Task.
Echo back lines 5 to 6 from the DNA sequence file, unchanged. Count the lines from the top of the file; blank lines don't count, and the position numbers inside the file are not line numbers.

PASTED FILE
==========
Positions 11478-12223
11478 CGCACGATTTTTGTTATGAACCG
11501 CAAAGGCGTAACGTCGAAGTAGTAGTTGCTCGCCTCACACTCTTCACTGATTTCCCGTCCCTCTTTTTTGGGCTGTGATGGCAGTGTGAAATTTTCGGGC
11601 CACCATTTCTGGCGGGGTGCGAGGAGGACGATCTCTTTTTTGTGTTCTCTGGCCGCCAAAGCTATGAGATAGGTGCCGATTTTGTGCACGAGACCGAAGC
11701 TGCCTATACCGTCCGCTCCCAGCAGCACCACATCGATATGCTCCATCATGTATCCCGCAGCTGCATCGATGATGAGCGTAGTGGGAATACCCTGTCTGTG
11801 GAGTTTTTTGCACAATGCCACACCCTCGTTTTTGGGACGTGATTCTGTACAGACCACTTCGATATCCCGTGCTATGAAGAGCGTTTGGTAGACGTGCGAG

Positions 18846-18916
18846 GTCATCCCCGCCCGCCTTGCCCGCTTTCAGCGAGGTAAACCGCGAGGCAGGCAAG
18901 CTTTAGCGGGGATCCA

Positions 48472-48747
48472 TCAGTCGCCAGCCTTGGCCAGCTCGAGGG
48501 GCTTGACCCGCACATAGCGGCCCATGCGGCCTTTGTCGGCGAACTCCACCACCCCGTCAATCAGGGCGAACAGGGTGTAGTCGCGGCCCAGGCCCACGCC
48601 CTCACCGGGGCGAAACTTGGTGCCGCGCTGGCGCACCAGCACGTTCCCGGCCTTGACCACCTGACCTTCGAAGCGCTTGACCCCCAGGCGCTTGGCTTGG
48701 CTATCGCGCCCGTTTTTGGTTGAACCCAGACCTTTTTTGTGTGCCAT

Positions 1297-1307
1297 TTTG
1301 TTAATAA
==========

11701 TGCCTATACCGTCCGCTCCCAGCAGCACCACATCGATATGCTCCATCATGTATCCCGCAGCTGCATCGATGATGAGCGTAGTGGGAATACCCTGTCTGTG
11801 GAGTTTTTTGCACAATGCCACACCCTCGTTTTTGGGACGTGATTCTGTACAGACCACTTCGATATCCCGTGCTATGAAGAGCGTTTGGTAGACGTGCGAG